Public Notice

Public Notice

UPDATE – Stage 1 – Water Conservation Alert – UPDATE

UPDATE – Stage 1 – Water Conservation Alert – UPDATE

Bolivia, NC – A Stage 1 Water Conservation Alert remains in effect. Based on the ongoing hot weather that tends to elevate water demand, this Water Conservation Alert will remain in effect through the month of July and into August when it will be re-evaluated.

Please continue to use water wisely; your water conservation is having a positive impact.

Residents who have questions should contact their water service provider directly or Brunswick County Public Utilities at 910-253-2657. Additional information can be found at <>.

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Bolivia, NC – A Stage 1 Water Conservation Alert remains in effect.

All customers of a public water system anywhere in Brunswick County are affected by Water Conservation Alerts. Brunswick County Public Utilities provides water service in unincorporated portions of Brunswick County as well as the following communities: Boiling Spring Lakes, Bolivia, Calabash, Carolina Shores, Caswell Beach, Sandy Creek, St. James, Sunset Beach, and Varnamtown. Customers of other utilities such as Bald Head Island, Brunswick Regional – H2GO (Belville), Holden Beach, Leland, Navassa, Northwest, Oak Island, Ocean Isle Beach, Shallotte, and Southport are under the same restrictions since these utilities receive their water from Brunswick County Public Utilities.

Under a Stage 1 Water Alert, water system customers are requested to make voluntary adjustments to their water usage habits to appreciably reduce peak demands. (A peak demand of 80% of system production and distribution capacity being targeted). Irrigation demands represent the bulk of non-essential water use, so a primary way that customers may reduce water usage is to limit irrigation. A unified application of voluntary water reductions by all water system users in Brunswick County may help to avoid mandatory water restrictions in the event drought conditions do not lessen.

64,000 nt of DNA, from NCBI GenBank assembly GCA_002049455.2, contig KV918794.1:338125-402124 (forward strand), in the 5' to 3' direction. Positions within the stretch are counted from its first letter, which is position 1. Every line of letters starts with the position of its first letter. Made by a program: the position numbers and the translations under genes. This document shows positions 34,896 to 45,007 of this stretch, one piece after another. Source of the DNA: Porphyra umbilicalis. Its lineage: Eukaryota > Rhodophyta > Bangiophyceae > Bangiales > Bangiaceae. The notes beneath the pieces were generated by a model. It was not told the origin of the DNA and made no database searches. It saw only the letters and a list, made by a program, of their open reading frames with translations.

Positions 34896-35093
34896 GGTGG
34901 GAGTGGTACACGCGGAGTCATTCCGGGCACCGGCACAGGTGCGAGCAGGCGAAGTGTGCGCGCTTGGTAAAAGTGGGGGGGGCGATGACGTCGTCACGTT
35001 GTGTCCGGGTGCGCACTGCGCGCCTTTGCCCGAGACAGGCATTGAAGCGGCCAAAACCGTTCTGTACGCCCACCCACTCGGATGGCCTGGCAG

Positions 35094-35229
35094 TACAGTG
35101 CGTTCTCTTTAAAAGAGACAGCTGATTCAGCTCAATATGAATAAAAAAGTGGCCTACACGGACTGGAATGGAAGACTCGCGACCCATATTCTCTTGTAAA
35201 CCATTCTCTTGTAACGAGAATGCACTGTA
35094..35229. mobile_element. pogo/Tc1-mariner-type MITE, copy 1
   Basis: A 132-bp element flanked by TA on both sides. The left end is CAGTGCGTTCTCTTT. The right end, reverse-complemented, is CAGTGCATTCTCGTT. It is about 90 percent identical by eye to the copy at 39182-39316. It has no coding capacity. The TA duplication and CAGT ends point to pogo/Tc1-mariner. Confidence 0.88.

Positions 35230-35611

Specific ways to reduce water usage are as follows:

  1. Use the following recommended irrigation schedule to even out system demands:
  2. Odd address numbers – Tuesday/Thursday/Saturday
    b. Even address numbers – Wednesday/Friday/Sunday
    c. No irrigation on Mondays
  3. Defer all non-essential water use to outside the peak demand hours of 5:00 a.m. to 11:00 a.m; preferably after nightfall.
    3. Don’t overwater your yard. One inch of water per week in the summer will keep most types of grass healthy. To determine how long you need to run your sprinkler to provide 1” of water, place straight edged cans at different distances from your sprinkler and time how long it takes to fill an average of 1” of water in each can. Water occasionally, but deeply to encourage deeper rooting that makes grass more drought/heat tolerant.
    4. Install rain shut-off devices on automatic sprinkler systems.